Volunteerism is good for our nation's quality of life

One of the great legacies of President John F. Kennedy was the Peace Corps; young people heeded the call for community service, and in subsequent decades provided critical care to the needy the world over. There is no reason why this spirit of helping one another can't be inspired again by our nation's leaders at all levels of government.

Today, a very active charity is the American Diabetes Association (ADA). It is the nation's leading health non-profit organization supporting diabetes research, information and advocacy. Freedom of association has always been vibrant in America, and the ADA is a successful example of inspired volunteerism.

There are many ways to serve your community, depending on the gifts and talents God has blessed you with. Do your part to support others that are in certain areas of life not as fortunate, whether that be health, family, education or any other quality of life.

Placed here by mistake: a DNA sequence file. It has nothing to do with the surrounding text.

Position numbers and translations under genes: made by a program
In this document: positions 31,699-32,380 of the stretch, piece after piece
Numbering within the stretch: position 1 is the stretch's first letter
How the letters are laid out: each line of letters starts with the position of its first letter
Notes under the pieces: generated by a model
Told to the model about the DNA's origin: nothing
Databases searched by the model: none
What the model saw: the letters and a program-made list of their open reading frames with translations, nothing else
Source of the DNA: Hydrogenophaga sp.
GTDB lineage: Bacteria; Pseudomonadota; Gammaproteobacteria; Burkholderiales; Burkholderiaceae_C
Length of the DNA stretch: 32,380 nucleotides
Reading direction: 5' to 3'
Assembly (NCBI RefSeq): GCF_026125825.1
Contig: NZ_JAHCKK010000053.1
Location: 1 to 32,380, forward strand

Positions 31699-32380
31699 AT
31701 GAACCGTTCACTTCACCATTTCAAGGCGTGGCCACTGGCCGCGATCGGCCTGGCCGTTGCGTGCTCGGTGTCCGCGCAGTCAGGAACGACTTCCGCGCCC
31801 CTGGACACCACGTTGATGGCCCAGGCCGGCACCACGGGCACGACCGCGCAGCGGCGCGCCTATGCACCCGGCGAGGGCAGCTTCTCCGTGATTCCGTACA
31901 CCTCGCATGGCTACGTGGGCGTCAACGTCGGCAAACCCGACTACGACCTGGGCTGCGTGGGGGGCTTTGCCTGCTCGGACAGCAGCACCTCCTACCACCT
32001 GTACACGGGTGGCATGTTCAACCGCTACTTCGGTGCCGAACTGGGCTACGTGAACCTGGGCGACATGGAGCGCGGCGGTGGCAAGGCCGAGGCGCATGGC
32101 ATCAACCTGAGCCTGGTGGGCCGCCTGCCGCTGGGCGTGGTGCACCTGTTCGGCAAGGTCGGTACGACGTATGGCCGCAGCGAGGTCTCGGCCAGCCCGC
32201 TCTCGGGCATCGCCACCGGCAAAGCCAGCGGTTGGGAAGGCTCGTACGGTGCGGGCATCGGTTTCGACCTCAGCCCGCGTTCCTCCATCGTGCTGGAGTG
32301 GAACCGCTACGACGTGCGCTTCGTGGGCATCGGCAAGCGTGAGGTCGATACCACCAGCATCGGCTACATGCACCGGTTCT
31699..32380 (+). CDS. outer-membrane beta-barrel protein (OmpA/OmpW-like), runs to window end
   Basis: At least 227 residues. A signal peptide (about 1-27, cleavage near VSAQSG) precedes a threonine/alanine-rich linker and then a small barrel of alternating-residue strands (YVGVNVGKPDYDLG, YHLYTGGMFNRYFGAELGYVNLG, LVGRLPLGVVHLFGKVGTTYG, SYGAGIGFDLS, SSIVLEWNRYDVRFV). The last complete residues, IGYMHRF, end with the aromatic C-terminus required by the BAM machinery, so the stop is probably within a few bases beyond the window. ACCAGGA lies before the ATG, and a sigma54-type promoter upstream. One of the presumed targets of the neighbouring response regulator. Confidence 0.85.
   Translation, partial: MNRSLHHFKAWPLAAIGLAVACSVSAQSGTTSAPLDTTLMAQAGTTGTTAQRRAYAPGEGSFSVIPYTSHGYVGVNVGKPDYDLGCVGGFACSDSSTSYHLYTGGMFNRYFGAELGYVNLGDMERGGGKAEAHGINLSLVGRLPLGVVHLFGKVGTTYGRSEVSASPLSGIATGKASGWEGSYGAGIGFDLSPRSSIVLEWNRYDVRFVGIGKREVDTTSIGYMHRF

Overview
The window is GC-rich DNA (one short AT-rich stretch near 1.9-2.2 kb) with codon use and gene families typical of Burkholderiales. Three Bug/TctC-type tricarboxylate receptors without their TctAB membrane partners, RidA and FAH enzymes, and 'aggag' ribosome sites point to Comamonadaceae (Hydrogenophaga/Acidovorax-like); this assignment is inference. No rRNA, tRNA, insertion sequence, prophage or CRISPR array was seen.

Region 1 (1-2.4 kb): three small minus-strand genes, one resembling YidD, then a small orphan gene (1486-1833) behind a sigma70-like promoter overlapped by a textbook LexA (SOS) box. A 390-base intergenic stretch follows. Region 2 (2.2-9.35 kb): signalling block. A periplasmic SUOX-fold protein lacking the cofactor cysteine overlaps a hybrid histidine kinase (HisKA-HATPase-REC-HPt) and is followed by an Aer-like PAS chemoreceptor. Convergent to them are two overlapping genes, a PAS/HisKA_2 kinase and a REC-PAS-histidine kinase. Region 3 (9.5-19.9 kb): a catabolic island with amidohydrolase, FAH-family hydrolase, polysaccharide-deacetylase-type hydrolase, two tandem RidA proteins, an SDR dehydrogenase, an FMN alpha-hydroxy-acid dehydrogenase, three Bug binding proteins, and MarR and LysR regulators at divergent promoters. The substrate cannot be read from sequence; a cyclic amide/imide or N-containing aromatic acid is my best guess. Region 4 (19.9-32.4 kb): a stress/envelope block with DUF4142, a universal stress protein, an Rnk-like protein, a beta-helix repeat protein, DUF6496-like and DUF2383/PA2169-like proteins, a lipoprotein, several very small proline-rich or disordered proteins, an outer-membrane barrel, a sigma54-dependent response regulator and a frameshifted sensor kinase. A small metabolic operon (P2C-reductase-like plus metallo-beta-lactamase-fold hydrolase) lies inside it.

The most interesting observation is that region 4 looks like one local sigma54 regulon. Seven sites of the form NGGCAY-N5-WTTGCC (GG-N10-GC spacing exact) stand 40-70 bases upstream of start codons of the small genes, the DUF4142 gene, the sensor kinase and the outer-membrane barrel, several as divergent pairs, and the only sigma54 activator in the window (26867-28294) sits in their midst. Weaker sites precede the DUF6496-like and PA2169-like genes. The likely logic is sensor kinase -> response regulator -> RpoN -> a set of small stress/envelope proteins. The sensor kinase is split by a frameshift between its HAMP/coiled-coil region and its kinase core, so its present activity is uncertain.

Tuesday, May 01, 2007

Read the U.S. Constitution, stupid!

Libertarian Doug Stanhope, who was to announce that he was seeking the political party's presidential nomination, dropped out today, May 1, 2007. As a professional comedian careerist, he said, “Federal Election Commission rules would not allow me to campaign at paid gigs while also retaining a personal income from those shows.”

What's that phrase, "don't throw the baby out with the bath water?" The FEC, like other regulators, is uprooting good people while targeting those that are bad. Of course, it's not their fault, it's Congress' for limiting personal freedom in the interest of fair play. Let's not stop with some regulations, however; let's include many government "services" that have been refined and honed so much that the original programs are now bogged down by beaurocracy.

How about the phrase, "if all else fails, read the Constitution"-- you'll be amazed of the foundational guidance for governance it provides!